Banks put on notice over interest-only home loans
Australia’s banking regulator is cracking down on interest-only lending.
The Australian Prudential Regulation Authority (APRA) today announced new measures to curb what it sees as risky mortgage lending. The regulator announced it had written to Australian banks today to inform them of new measures it says are needed to “address risks that continue to build within the mortgage lending market”.
Chief among the new measures is a cap on interest-only lending. APRA said it would expect Australian banks to limit interest-only lending to 30% of new residential mortgage lending. It will also require banks to place strict internal limits on the volume of interest-only lending above 80% loan-to-value ratio (LVR). Banks will also have to “ensure there is strong scrutiny and justification of any instances of interest-only lending at an LVR above 90%”.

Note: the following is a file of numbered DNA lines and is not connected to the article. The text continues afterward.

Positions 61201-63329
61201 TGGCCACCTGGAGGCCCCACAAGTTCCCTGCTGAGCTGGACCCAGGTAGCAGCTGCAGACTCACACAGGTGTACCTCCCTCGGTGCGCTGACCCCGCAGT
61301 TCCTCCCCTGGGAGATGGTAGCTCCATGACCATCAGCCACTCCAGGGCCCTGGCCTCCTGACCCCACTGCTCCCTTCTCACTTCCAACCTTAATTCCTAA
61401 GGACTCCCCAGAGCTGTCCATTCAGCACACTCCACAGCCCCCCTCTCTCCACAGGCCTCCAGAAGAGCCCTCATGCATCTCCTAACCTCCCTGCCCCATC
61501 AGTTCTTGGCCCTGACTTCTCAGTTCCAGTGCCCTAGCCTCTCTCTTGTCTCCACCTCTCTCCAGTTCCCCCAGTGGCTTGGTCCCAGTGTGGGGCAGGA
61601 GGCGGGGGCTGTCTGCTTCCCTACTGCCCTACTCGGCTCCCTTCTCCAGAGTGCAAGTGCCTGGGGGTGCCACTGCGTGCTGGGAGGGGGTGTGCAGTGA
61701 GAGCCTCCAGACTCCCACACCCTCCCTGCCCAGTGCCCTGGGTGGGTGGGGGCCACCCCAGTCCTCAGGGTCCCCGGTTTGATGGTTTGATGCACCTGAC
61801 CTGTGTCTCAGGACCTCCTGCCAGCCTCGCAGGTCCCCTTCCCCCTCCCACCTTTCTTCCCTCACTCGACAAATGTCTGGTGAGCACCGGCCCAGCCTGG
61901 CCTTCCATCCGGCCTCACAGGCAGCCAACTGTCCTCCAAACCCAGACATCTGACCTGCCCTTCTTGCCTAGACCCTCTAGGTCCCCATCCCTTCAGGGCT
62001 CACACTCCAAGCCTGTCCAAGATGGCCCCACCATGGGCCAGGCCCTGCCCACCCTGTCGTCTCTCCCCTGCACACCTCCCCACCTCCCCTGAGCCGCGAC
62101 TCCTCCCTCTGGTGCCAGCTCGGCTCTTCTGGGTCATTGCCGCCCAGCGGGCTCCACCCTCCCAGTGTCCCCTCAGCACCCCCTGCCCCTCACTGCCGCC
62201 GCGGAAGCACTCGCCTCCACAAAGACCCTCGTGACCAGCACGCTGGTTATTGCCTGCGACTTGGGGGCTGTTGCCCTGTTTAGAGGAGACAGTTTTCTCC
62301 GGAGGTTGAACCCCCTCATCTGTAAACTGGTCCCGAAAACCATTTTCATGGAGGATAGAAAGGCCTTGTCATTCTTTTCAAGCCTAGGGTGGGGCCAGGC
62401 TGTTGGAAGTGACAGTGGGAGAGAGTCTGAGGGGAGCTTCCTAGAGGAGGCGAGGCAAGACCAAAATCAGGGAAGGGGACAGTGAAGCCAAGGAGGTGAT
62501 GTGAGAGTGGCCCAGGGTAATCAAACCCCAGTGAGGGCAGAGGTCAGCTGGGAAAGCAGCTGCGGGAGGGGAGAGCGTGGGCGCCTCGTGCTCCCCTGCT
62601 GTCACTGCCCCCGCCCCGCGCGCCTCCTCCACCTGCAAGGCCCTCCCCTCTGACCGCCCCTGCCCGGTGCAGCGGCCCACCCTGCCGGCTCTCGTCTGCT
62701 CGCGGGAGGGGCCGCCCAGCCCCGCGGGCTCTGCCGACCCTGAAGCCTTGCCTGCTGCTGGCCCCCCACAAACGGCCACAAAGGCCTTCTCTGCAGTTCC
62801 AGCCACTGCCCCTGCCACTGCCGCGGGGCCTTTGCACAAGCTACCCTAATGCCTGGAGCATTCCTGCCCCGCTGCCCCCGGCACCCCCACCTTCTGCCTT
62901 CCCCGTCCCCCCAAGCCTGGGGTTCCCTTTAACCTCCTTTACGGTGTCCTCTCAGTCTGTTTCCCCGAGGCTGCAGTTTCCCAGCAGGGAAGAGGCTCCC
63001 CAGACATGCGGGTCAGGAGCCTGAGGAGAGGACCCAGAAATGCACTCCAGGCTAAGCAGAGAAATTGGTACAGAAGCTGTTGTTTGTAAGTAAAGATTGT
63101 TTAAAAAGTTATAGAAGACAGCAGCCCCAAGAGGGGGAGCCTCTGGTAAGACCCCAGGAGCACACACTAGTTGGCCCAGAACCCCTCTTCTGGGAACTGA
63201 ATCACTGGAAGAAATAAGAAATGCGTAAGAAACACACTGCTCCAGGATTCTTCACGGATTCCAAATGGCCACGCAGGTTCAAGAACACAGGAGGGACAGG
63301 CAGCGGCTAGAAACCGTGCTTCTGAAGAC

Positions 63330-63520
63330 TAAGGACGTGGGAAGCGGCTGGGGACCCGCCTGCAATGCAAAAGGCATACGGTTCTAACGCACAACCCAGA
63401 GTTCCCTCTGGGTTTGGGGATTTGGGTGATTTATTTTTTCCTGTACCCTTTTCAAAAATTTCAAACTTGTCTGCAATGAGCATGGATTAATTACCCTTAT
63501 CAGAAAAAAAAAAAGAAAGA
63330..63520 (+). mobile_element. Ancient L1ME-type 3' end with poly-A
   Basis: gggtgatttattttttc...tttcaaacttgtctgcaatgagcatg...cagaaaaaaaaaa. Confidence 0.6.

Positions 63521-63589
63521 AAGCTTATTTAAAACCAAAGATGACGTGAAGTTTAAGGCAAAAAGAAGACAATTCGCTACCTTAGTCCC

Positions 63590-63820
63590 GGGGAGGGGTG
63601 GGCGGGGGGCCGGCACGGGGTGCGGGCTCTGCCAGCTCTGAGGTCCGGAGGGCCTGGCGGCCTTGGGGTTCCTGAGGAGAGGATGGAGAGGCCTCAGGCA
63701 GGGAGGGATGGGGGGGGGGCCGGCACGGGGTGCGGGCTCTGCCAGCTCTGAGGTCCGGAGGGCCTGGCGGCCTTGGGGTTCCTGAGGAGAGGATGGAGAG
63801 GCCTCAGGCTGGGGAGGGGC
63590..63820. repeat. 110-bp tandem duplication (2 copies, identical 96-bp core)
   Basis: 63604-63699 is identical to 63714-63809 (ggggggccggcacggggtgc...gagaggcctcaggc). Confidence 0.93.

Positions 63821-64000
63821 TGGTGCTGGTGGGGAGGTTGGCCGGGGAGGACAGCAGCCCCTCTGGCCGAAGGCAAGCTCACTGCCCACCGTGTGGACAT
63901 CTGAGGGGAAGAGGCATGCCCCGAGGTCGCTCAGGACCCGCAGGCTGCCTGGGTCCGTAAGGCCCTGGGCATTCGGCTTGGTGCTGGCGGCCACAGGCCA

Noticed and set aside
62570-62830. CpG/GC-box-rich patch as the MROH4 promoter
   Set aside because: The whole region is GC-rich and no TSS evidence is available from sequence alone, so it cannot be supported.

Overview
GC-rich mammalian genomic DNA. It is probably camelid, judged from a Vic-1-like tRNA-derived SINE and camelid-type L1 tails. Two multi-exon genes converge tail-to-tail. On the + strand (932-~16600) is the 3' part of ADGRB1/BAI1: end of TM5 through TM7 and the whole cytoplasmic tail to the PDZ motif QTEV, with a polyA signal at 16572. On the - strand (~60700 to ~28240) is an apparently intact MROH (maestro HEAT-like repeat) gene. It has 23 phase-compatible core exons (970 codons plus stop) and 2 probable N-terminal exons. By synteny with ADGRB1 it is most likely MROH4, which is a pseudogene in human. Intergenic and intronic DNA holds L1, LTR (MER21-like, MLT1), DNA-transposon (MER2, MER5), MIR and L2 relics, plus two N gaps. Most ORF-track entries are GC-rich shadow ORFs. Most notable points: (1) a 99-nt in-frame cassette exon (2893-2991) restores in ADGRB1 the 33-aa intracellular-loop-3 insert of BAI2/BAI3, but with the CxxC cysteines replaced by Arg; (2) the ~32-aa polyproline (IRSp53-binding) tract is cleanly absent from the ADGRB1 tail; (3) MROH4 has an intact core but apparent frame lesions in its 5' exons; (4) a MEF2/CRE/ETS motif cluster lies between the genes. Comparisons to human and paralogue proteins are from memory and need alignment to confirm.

APRA chairman Wayne Byres said interest-only lending currently represents nearly 40% of residential mortgage lending, which he said was high by international and historical standards.
“APRA views a higher proportion of interest-only lending in the current environment to be indicative of a higher risk profile. We will therefore be monitoring the share of interest-only lending within total new mortgage lending for each ADI, and will consider the need to impose additional requirements on an ADI when the proportion of new lending on interest-only terms exceeds 30% of total new mortgage lending,” he said.
In addition to its measures on interest-only lending, APRA said it wanted banks to manage investor lending to remain “comfortably” below the regulator’s 10% growth cap. It also asked lenders to review their serviceability metrics and continue to restrain riskier lending such as high LVR loans, high loan-to-income loans and loans over very long terms.
“Our objective with these new measures is to ensure lenders are recognising the heightened risk in the lending environment, and that their lending standards and practices appropriately respond to these conditions,” Byres said.